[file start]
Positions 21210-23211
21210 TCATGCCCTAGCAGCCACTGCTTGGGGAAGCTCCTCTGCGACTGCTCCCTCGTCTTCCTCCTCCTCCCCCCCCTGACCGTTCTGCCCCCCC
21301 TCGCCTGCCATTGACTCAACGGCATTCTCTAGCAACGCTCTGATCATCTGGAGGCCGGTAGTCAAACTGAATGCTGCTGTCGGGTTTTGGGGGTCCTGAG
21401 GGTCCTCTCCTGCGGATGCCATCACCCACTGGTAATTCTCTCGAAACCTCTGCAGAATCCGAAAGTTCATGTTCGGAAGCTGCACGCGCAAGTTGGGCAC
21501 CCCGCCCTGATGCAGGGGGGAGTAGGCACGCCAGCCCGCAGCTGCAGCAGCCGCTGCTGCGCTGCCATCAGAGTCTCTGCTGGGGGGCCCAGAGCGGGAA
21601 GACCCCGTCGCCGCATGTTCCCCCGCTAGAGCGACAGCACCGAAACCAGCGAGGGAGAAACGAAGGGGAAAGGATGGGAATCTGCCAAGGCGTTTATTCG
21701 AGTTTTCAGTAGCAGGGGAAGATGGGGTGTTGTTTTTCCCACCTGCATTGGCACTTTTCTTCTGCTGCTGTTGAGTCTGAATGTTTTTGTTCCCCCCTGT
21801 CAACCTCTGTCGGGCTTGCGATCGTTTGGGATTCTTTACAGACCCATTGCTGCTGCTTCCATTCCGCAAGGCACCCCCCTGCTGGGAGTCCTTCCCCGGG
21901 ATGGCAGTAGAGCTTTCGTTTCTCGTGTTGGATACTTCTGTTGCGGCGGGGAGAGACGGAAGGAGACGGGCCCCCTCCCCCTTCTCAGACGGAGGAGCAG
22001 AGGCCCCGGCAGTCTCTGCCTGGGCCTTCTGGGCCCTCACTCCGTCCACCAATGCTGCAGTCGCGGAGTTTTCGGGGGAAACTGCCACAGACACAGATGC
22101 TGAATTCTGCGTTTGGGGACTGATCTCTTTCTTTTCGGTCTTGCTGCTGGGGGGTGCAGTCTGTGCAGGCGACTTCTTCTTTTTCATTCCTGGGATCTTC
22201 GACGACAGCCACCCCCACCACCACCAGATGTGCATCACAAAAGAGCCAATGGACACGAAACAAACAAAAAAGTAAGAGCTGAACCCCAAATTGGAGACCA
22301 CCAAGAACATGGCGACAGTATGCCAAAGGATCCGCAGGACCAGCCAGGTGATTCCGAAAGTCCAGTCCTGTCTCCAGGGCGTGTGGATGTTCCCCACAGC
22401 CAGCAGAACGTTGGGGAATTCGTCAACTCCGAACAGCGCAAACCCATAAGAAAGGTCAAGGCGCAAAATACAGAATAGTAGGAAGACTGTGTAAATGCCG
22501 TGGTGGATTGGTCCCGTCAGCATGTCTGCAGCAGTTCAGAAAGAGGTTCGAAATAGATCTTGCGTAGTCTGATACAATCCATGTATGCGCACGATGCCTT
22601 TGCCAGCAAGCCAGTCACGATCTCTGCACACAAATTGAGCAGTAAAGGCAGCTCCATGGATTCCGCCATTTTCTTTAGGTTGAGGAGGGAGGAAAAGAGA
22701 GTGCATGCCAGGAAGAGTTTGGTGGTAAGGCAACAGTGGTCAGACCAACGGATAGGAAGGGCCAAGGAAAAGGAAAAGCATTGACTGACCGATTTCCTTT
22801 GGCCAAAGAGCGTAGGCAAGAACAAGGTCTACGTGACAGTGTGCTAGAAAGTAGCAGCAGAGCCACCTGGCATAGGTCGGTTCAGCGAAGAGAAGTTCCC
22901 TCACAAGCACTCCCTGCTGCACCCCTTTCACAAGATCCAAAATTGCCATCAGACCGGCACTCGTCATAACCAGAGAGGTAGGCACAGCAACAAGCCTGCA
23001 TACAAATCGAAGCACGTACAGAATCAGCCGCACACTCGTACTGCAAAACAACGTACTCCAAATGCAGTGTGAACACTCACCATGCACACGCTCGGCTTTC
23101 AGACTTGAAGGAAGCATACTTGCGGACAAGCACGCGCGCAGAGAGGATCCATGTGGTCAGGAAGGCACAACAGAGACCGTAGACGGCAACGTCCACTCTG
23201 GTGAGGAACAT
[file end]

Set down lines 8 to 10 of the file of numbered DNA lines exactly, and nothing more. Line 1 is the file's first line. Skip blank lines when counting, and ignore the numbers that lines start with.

21801 CAACCTCTGTCGGGCTTGCGATCGTTTGGGATTCTTTACAGACCCATTGCTGCTGCTTCCATTCCGCAAGGCACCCCCCTGCTGGGAGTCCTTCCCCGGG
21901 ATGGCAGTAGAGCTTTCGTTTCTCGTGTTGGATACTTCTGTTGCGGCGGGGAGAGACGGAAGGAGACGGGCCCCCTCCCCCTTCTCAGACGGAGGAGCAG
22001 AGGCCCCGGCAGTCTCTGCCTGGGCCTTCTGGGCCCTCACTCCGTCCACCAATGCTGCAGTCGCGGAGTTTTCGGGGGAAACTGCCACAGACACAGATGC